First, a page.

Jansons takes fantastic turn as conductor

February 16, 1996|By Stephen Wigler | Stephen Wigler,SUN MUSIC CRITIC

TC Here are two hard tasks for a guest conductor.

Perform music much associated with an orchestra's current and previous music directors and produce something his own.

Turn that piece, even if as familiar to the ear as a Hershey's to the palate, into something strange and wild.

Mariss Jansons accomplished those tasks in Berlioz' "Symphonie Fantastique" with the Baltimore Symphony Orchestra in Meyerhoff Hall last night. The performance made one remember why it's called the "Fantastic Symphony."

The BSO has played it for Serge Comissiona, whose performance was dreamy and impressionistic. And has repeatedly performed it (as well as recorded it) with David Zinman, whose draftsmanship featured more clearly defined, if less hallucinatory, textures.

Mr. Jansons combined those qualities with another best characterized as grotesque. A program note suggested that Berlioz' first symphony adumbrates those of Mahler and the tone poems of Strauss. Very few conductors actually convey such an experience.

Mr. Jansons did. The slow movement, for example, unfolded at a pace that provided repose but built relentlessly. And in the much flashier movements, the Latvian-born, Russian-trained conductor continued to demonstrate the music's architectural strengths and plumb its emotional depths. The "March to the Scaffold" swaggered with rhythmic spring and a Giant's tread and the "Witches' Sabbath" genuinely suggested the screams of Nightmare and her brood. One had the sense, moreover, that the BSO musicians were inspired and challenged by the conductor to take chances, to risk sounding ugly in order to make sounds that were as wild as those Berlioz demanded.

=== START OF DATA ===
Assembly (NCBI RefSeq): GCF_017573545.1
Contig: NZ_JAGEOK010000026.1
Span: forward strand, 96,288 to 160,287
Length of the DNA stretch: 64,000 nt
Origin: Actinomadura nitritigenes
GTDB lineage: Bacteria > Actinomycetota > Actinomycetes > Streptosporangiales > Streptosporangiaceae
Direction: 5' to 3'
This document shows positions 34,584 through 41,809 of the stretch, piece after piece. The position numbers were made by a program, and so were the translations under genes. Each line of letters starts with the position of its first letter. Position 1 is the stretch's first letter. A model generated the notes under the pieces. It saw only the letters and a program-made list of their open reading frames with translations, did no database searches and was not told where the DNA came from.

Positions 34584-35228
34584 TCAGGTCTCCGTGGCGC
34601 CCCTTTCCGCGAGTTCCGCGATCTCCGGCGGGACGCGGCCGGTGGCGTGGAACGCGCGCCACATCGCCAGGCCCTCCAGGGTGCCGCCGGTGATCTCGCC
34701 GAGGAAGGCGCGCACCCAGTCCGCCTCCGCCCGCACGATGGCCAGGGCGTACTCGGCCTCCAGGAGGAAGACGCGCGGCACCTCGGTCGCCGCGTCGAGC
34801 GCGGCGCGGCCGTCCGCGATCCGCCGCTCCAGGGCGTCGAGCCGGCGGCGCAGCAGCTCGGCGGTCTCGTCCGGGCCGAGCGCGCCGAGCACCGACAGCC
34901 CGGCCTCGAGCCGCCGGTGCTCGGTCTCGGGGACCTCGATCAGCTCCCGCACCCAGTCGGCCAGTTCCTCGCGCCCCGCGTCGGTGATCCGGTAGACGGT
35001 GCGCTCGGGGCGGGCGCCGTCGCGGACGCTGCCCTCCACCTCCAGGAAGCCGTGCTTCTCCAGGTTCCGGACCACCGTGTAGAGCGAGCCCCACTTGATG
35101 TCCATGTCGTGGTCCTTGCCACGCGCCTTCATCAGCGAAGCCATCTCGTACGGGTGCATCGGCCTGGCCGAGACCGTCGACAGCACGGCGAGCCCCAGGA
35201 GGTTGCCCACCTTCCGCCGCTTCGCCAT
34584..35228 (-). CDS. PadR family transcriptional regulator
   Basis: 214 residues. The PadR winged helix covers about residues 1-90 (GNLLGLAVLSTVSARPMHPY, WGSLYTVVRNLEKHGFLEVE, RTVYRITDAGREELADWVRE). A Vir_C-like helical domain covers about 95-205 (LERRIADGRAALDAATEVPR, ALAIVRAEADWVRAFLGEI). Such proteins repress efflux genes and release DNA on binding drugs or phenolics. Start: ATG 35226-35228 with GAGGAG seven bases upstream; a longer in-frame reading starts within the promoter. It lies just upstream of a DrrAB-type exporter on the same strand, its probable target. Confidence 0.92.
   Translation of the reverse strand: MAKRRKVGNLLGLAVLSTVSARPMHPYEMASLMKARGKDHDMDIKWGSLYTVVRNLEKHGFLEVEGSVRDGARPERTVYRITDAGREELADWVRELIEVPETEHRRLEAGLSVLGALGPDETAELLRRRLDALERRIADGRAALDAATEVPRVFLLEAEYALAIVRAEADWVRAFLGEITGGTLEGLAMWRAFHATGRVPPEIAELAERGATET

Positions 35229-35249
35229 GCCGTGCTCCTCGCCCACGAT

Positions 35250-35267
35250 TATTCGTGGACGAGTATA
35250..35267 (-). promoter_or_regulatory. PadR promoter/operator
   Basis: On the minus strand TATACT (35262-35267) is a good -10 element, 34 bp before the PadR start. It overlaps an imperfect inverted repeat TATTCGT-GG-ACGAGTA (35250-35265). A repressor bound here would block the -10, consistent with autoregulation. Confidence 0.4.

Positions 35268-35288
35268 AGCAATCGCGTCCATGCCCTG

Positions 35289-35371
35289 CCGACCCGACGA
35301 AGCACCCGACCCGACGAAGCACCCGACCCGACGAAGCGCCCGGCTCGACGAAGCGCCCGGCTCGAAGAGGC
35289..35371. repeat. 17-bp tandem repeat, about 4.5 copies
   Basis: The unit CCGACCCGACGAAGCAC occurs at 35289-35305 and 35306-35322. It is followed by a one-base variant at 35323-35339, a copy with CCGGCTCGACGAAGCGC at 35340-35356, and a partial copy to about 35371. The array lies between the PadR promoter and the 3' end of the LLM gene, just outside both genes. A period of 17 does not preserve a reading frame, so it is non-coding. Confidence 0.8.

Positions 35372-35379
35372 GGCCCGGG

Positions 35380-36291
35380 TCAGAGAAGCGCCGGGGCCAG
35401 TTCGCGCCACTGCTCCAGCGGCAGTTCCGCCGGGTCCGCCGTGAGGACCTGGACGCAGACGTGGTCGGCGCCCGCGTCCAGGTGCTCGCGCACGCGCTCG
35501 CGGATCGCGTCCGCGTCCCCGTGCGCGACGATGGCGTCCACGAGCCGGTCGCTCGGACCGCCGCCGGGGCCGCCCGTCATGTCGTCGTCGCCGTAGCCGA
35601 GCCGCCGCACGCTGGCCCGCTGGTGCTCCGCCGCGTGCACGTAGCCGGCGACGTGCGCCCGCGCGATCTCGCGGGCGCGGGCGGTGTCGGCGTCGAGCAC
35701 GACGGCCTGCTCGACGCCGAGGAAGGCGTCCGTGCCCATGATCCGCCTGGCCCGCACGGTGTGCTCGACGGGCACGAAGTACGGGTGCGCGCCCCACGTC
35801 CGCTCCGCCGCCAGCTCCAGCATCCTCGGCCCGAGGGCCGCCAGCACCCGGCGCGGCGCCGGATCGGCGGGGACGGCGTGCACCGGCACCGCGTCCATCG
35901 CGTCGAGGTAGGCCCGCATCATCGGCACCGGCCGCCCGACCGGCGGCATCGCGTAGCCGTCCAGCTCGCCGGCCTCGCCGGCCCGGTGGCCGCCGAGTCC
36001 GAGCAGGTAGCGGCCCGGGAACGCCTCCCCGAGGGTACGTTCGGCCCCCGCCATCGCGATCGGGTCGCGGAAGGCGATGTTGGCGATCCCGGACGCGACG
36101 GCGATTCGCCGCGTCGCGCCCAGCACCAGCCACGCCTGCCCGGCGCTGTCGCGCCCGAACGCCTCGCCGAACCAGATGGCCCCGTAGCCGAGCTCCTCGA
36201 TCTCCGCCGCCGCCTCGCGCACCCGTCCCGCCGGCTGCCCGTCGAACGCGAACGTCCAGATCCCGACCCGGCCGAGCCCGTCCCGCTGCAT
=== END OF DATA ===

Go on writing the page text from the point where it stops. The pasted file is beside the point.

The first half of the concert included Rossini's overture to "La Gazza Ladra" and a performance of Mozart's Piano Concerto No. 24 in C Minor. Yefim Bronfman, the guest soloist, played with his usual refinement, taste and beauty of tone. But Mozart need not sound so sober, and the performance could have used a touch of the wildness that lifts Mr. Bronfman's performances of Bartok and Prokofiev from the very good to the extraordinary.

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